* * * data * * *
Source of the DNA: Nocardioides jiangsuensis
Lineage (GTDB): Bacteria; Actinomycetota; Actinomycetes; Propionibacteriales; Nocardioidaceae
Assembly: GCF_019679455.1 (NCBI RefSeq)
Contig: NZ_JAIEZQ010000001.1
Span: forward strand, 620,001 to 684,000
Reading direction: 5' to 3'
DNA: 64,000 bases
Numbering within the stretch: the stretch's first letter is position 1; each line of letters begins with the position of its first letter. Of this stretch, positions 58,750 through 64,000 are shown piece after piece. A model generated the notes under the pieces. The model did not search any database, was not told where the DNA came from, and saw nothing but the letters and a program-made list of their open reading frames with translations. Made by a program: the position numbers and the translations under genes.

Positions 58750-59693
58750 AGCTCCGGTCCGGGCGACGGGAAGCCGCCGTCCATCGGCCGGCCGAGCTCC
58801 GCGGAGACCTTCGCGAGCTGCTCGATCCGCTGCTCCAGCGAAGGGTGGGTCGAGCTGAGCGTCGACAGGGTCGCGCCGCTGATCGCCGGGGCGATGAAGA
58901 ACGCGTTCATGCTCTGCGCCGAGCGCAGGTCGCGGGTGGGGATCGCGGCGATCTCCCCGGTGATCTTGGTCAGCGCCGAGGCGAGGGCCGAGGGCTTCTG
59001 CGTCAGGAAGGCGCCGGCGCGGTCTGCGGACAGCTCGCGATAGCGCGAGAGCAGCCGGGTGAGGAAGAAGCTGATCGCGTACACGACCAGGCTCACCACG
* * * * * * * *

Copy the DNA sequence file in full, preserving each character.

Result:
Source of the DNA: Nocardioides jiangsuensis
Lineage (GTDB): Bacteria; Actinomycetota; Actinomycetes; Propionibacteriales; Nocardioidaceae
Assembly: GCF_019679455.1 (NCBI RefSeq)
Contig: NZ_JAIEZQ010000001.1
Span: forward strand, 620,001 to 684,000
Reading direction: 5' to 3'
DNA: 64,000 bases
Numbering within the stretch: the stretch's first letter is position 1; each line of letters begins with the position of its first letter. Of this stretch, positions 58,750 through 64,000 are shown piece after piece. A model generated the notes under the pieces. The model did not search any database, was not told where the DNA came from, and saw nothing but the letters and a program-made list of their open reading frames with translations. Made by a program: the position numbers and the translations under genes.

Positions 58750-59693
58750 AGCTCCGGTCCGGGCGACGGGAAGCCGCCGTCCATCGGCCGGCCGAGCTCC
58801 GCGGAGACCTTCGCGAGCTGCTCGATCCGCTGCTCCAGCGAAGGGTGGGTCGAGCTGAGCGTCGACAGGGTCGCGCCGCTGATCGCCGGGGCGATGAAGA
58901 ACGCGTTCATGCTCTGCGCCGAGCGCAGGTCGCGGGTGGGGATCGCGGCGATCTCCCCGGTGATCTTGGTCAGCGCCGAGGCGAGGGCCGAGGGCTTCTG
59001 CGTCAGGAAGGCGCCGGCGCGGTCTGCGGACAGCTCGCGATAGCGCGAGAGCAGCCGGGTGAGGAAGAAGCTGATCGCGTACACGACCAGGCTCACCACG